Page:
David Hunt 31:45
Yeah, yeah, no, absolutely. One of the major releases the major resource that we are so dependent on and, yeah, scary. Just how close to a lot of cities have come recently, not just in on the west coast to, to running out of water. Even in Germany recently, the right move a couple years ago, the rain was kind of at levels where you couldn’t use it as a transportation network has been another problem. Yeah, yeah. Yeah, absolutely. So one thing that’s interesting, I’ve been in and around clean tech since 2007. And clearly things like solar and wind, things like batteries, things like electric vehicles right now are going through exponential growth. But clearly, those are overnight successes that were far from overnight successes. There’s, there’s a lot of legwork needs to be done. There’s a lot of inertia in traditional industries, be they rolling gas with a traditional automotive with a traditional utilities to eventually get around to the point of having to do things for variety of reasons, either policy or financially driven, economically driven. It sounds to me from what you’ve said, and that the perhaps the construction industry again, you know, long established and fairly old school, in some ways, industry is perhaps a bit more receptive to change. I guess that doesn’t apply to everybody, of course. But do you see in Nashville, do you see a real receptive desire in the industry as a whole to change?
Greg Smithies – Fifth Wall 33:08
Um, I’d say there’s a bifurcation here, right? There are, you know, as with most industries, there are people who want to put their head in the sand, right, ostrich their way through this thing? And there are those people who see, you know, don’t let a good good crisis go to waste. Actually, this is a big opportunity. And in any industry, the real question is, where is that line between the ostriches and the people who think this is an opportunity? You know, is it 5% of the market thinks it’s an opportunity? Or is it 50%? in the in the construction and real estate industry, I think it is still low, right, we’re still only seeing it as sort of the leading bleeding edge firms are the ones who are seeing this as an opportunity to pull away from their competitors. But that it is growing fast. And this has a knock on effect of what we’re seeing in all of the other industries, right. The construction and building industry sees what’s happening in the oil and gas industry, which is, you know, activist investors, the highest quality investors leaving the asset class, the legal stuff going on, right? They’re looking at that and saying, wow, you know, the pitchforks are coming in. There’s there’s the saying, right, how did you go bankrupt? And the answer is two ways. It was slowly at first and then all of a sudden, right. And that’s actually how an exponential growth curve happens. And humans are very bad at understanding exponential growth curves. So we typically see them as slow and then a cliff, right? That’s typically the way that industries have to change, or that industries do change. I’d say right now this industry is right at the inflection point between slow and steady and the cliff portion of that exponential growth curve, where the people who are seeing this as an opportunity who are building climate stuff into their DNA are just going to end up having lower cost of capital lower operating costs, right because they buildings are cheaper to operate, you know, higher higher rents that they can charge lower vacancy rates. They will just Be more profitable than their competitors. As a more profitable company, they will attract more capital, right, their stock prices will be higher. And they’ll end up sort of pulling away from all of the other people playing ostrich. So that flywheel is definitely taking up, but it is still a minority of the of the market. Right.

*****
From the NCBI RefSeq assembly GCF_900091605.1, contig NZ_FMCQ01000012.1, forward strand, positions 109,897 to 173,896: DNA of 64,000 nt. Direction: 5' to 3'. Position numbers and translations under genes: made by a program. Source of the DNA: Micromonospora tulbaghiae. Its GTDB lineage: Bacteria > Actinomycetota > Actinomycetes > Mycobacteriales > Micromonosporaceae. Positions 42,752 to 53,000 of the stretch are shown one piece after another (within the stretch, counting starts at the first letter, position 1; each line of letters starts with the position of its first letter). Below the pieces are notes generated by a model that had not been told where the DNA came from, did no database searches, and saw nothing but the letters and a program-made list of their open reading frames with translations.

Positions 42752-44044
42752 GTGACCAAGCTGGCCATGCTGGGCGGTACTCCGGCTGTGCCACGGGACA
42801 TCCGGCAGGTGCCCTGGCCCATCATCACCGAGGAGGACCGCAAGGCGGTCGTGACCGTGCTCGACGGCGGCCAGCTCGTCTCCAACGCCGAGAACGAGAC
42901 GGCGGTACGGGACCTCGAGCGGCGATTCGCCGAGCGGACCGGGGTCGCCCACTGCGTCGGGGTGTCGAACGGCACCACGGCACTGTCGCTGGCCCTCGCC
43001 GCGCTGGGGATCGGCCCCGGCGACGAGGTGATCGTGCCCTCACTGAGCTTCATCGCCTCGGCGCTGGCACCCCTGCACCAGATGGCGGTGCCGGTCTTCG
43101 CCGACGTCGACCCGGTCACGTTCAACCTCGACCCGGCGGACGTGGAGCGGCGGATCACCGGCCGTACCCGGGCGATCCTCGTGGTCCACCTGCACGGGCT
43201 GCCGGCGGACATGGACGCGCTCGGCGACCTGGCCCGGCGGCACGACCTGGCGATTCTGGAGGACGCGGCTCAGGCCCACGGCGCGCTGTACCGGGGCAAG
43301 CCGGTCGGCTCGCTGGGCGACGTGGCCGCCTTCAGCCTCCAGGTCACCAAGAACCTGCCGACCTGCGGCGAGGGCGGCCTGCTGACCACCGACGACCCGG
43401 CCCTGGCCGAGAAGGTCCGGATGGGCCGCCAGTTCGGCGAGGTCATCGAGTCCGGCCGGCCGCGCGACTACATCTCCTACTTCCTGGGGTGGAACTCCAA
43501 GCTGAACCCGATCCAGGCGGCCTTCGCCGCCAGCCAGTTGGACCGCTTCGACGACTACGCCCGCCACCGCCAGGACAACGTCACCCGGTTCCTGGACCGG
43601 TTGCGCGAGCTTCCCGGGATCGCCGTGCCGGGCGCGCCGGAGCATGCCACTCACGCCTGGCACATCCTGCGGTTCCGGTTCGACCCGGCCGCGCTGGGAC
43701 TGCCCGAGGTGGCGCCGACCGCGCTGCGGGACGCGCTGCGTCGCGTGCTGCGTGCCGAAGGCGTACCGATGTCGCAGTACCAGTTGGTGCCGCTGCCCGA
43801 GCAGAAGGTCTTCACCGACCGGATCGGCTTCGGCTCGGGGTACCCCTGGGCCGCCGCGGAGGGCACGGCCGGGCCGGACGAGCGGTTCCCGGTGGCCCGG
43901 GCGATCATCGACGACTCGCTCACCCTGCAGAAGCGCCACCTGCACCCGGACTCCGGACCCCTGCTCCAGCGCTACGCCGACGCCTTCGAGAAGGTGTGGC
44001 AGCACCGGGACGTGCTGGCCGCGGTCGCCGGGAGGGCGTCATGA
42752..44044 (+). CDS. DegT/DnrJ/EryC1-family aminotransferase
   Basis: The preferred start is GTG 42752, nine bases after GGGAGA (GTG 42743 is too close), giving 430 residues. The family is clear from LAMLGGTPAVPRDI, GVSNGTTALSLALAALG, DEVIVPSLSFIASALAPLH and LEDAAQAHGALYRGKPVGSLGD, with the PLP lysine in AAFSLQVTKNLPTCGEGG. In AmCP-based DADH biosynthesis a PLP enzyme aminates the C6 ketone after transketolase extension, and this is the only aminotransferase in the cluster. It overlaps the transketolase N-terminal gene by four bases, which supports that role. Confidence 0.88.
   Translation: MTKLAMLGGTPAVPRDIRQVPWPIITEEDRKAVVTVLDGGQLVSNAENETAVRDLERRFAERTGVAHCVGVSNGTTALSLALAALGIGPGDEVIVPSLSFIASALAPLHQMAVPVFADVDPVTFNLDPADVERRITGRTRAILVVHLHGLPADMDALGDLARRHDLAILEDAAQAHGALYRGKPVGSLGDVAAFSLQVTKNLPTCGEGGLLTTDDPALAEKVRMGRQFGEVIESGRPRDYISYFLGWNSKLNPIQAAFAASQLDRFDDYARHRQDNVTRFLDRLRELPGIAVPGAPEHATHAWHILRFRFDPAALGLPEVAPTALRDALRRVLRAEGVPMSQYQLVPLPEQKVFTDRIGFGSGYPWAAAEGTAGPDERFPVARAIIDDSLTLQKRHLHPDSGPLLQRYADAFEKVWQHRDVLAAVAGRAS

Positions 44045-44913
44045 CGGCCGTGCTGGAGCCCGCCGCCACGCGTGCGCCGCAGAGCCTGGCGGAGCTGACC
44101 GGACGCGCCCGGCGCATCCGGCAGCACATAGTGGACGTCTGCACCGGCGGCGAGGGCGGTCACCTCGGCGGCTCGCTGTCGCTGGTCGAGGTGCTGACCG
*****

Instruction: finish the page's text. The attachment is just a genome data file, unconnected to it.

David Hunt 35:17
Right. How do you see insurance plan appealing? So what I thought was really interesting a few years ago is when the insurers started to stop insuring coal plants, for example, or some really heavy, including industries, that clearly has a knock on effect of the availability of the cost, of course, and of course, then the cost of capital, which we touched on before. Clearly, I guess the insurance sector for the built environment is phenomenal, and scale and size. Do you seeing that the insurers are interested or playing a part in this transition?